Bow Hand Placement

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One of the more common problems shooters experience is inconsistent or improper hand placement on their grip. Proper grip plays a huge role in the horizontal accuracy of an archer. Some symptoms of improper grip include the following. Most shooters will simply grab the bow by wrapping their hand completely around the handle (photo 1). This is wrong for several reasons. First, by wrapping your hand around the grip you are adding torque to the handle. This means that when you release the bowstring the bow will whip around to the right or left. This will cause erratic arrow flight and the stringing of arrows from left to right. This type of grip will often times give you two pressure points with your bow hand. This will cause the bow to kick differently with each shot.

Another very common mistake is shooting with the bow hand completely open (photo 2+3). Shooters use this grip when some one tells them they need a relaxed grip. This however, is not relaxed. In order to hold your hand completely open you are using many muscles and tendons. This creates a rigid or hard bow hand. This hard hand can cause the bow to rock back and forth upon release. Your grip is the first thing that you should concentrate on after loading the arrow. To approach your grip open your bow hand forming a "v" with your thumb and index finger (photo 4+5). Next, extend your hand into the throat of the grip (photo 6+ 7). Once the web of your thumb contacts the throat of the grip, completely relax your hand (photo 8). This should place the grip of the bow squarely on the pad of your thumb. The heel of your hand should never touch the grip. This will give you a consistent pressure point on the grip and a nice steady push towards the target.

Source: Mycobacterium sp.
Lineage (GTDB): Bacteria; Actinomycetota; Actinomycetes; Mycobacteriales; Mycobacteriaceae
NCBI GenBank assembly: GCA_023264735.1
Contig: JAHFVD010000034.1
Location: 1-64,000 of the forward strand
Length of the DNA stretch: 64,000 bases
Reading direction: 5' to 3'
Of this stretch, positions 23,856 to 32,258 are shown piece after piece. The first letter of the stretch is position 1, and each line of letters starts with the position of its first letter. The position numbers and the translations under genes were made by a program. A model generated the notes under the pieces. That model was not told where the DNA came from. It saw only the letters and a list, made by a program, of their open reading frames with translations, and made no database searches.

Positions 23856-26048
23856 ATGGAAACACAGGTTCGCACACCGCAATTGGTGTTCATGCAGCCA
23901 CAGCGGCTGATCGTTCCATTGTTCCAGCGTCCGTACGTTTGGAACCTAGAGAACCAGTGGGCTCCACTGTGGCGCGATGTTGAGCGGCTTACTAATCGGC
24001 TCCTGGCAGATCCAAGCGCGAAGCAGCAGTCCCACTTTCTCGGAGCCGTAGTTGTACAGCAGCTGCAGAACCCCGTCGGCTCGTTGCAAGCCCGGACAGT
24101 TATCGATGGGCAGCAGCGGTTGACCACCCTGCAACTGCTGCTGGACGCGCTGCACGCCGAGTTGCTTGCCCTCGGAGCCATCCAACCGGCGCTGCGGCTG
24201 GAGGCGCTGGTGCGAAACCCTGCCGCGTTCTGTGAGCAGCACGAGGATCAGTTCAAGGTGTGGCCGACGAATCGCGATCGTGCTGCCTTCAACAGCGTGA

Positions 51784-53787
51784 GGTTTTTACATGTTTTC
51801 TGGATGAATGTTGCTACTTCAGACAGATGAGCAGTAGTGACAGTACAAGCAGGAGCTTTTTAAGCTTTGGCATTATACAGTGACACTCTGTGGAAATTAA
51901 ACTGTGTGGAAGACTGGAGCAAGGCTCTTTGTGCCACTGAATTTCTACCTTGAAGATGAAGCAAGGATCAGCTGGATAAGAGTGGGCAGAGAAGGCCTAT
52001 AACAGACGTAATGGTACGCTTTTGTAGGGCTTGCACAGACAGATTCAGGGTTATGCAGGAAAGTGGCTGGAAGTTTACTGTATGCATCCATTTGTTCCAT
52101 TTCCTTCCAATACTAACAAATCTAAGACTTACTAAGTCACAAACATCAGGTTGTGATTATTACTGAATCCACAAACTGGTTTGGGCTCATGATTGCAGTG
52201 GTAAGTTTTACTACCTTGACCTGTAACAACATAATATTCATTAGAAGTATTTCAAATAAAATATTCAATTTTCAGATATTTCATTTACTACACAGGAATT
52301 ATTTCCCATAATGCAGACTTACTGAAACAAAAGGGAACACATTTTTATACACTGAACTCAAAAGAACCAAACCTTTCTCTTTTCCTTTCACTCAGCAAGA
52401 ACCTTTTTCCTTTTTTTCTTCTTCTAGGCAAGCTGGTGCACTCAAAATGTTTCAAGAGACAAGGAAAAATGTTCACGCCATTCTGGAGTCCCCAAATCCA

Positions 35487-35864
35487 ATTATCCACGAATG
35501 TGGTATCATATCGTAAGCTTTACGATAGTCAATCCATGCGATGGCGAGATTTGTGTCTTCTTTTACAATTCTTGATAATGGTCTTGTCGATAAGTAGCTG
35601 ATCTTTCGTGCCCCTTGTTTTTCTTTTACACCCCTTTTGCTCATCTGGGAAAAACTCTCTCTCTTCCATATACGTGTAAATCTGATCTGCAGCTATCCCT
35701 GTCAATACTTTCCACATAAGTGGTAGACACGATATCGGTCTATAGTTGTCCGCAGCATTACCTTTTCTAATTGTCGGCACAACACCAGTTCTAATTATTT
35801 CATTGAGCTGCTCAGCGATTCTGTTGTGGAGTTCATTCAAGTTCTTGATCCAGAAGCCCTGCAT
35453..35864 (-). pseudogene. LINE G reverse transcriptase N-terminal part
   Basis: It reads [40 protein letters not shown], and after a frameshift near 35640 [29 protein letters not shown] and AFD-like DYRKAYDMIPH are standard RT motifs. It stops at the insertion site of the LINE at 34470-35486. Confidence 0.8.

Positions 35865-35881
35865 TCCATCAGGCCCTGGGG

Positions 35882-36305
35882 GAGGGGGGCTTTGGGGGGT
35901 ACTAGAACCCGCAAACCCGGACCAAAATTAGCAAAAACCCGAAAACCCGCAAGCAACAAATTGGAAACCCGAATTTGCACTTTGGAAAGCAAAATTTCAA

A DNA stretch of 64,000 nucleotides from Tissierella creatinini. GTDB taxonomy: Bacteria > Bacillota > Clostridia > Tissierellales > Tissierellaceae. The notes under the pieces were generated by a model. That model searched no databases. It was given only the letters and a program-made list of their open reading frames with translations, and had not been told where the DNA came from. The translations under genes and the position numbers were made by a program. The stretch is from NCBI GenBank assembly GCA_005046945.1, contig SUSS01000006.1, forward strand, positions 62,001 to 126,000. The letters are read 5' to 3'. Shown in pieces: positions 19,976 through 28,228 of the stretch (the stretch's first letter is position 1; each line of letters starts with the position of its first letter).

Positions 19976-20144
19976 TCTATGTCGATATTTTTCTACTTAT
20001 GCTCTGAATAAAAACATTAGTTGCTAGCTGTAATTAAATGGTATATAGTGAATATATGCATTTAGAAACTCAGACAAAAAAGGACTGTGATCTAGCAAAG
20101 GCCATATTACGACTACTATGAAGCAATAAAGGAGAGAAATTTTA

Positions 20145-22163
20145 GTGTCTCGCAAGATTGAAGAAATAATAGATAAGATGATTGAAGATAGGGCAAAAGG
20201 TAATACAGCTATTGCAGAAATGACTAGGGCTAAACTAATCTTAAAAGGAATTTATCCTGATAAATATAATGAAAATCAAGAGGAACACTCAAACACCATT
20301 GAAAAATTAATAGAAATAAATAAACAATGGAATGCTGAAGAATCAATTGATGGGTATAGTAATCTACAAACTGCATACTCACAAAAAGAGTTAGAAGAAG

Another important factor in hand placement is bow grip design. To many shooters big, fat, round grips feel more comfortable in the hand. Comfortable does not always mean that it is the best shooting. Your better shooting grips tend to be very slender and flat in design. This helps to eliminate the potential for torque. Many of the new bows on the market are building narrower grips. This is one reason today's bows shoot so well. If you are experiencing torque problems or inconsistent grouping try this grip technique. If you would like further explanation check our web site (briansarchery.com). Next month there will be pictures to help illustrate this technique.

Good luck and good shooting!

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bow hand placement Photo4
Photo4a bow hand placement
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bow hand placement